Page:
The following elements of a stratigraphic column are essential and are generally keyed to the figure:[5]

  1. title, indicating topic, general location, and whether the section is single (measured in one coherent course), composite (pieced from two or more section segments), averaged, or generalized;
  2. name(s) of geologist(s) and date of the survey;
  3. method of measurement;
  4. graphic scale;
  5. map or description of locality;
  6. major chronostratigraphic units, if known;
  7. lesser chronostratigraphic units, if known;
  8. names and boundaries of rock units;
  9. graphic column composed of standard lithologic patterns;
  10. unconformities;
  11. faults, with thickness of tectonic gaps, if known;
  12. covered intervals, as measured,
  13. positions of key beds; and
  14. positions of important samples, with number and perhaps data. Other kinds of information may be included also.

This recorded information from above will give geologist a description of what rocks are in a cliff or underground. This description allows a better understanding to the entire geology of that area. Can be used to decide whether there is potential for oil or natural gas that exists in these rocks. “The differences between rock unit types and fossils observed within the rock determine how these rocks are grouped for diagramming purposes. The column displays what types of rocks these units are composed of in two ways. The unit name itself reveals to geologists the rock type. and displays the relative thickness of the rock units”.[6]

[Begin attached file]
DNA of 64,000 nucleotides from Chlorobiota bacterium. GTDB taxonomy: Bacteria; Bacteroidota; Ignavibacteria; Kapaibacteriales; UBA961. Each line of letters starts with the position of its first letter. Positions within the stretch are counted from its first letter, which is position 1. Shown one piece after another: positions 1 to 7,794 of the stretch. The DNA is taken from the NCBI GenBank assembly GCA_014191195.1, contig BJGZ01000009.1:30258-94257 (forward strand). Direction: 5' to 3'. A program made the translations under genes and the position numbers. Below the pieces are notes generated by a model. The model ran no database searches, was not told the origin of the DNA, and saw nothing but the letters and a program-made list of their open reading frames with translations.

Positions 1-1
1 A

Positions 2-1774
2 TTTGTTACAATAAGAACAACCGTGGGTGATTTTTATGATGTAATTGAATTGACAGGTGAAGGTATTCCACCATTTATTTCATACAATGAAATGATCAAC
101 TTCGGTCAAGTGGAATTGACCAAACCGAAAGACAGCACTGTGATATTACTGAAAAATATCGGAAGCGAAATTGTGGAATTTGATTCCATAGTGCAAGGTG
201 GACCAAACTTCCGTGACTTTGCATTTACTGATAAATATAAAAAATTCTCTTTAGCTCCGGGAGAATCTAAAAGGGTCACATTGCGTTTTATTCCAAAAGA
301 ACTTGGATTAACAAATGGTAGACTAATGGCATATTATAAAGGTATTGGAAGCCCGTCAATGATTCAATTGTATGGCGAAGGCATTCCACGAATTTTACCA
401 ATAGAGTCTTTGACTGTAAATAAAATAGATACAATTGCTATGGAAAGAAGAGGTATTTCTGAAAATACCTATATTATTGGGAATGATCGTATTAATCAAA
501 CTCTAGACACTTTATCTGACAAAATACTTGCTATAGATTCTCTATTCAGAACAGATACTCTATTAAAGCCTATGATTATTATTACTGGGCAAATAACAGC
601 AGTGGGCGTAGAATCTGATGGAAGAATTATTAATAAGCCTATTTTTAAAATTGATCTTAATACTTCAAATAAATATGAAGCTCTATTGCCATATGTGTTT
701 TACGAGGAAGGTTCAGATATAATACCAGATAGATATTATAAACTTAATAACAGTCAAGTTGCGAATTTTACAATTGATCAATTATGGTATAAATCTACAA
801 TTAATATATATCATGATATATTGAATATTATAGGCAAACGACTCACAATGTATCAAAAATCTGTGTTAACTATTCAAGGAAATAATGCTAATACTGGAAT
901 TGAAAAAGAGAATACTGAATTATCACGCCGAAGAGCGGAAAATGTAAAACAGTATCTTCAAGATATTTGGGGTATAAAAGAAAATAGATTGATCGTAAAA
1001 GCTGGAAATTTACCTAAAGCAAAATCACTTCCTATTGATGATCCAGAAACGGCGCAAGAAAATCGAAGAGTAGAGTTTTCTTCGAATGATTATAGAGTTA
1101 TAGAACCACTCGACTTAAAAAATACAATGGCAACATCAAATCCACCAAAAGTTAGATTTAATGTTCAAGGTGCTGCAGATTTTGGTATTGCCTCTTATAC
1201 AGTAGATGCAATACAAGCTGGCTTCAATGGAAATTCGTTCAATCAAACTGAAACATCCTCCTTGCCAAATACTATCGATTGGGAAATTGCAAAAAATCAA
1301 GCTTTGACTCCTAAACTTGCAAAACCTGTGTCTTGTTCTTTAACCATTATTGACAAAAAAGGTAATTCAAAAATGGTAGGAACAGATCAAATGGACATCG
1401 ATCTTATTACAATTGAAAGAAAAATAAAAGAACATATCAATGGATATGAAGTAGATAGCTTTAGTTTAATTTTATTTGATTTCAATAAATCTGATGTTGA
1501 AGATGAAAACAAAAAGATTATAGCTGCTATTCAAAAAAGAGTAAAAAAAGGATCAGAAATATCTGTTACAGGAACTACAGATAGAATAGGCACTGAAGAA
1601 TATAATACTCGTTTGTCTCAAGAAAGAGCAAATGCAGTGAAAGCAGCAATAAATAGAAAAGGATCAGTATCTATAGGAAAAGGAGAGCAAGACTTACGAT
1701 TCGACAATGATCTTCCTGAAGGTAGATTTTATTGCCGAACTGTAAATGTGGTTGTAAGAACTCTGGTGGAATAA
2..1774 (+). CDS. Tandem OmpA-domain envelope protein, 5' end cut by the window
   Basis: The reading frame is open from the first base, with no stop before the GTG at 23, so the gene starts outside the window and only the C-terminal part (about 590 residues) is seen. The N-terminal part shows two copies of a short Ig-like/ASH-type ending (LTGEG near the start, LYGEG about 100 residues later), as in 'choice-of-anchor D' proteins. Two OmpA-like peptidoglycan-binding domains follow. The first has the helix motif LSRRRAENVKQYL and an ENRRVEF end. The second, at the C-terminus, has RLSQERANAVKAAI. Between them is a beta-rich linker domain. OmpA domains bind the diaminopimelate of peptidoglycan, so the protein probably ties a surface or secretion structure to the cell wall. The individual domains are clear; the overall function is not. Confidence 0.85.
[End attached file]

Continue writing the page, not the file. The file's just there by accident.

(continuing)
1. ^ Strickler, Mike (August, 2016). Stratigraphic Columns. Consulting Geological Services. Web. 8 May 2017.
  2. ^ Bates, Robert L (1980). Jackson, Julia A (ed.). Glossary of geology (2 ed.). Falls Church, Va.: American Geological Institute. p. 677. ISBN 978-0913312155.
  3. ^ a b Allaby, Michael (1999). A dictionary of earth sciences (2 ed.). Oxford: Oxford University Press. ISBN 9780192800794.
  4. ^ Lerner, K. Lee (2003). World of earth science. Gale. ISBN 978-0787677404.
  5. ^ a b "What are Stratigraphic Columns?". Idaho Museum of Natural History. Retrieved 18 March 2018.
  6. ^ "Petroleum Education: Stratigraphic Column". The Paleontological Research Institution. Archived from the original on 3 May 2013.

Further readingEdit

  • Neuendorf, Klaus KE. Glossary of geology. Springer Science & Business Media, 2005.
  • Survey, Geological, and Director George Oils Smith. (n.d.): n. pag. United States Department of Interior Geologic Survey. USGS, 1931. Web. 7 May 2017.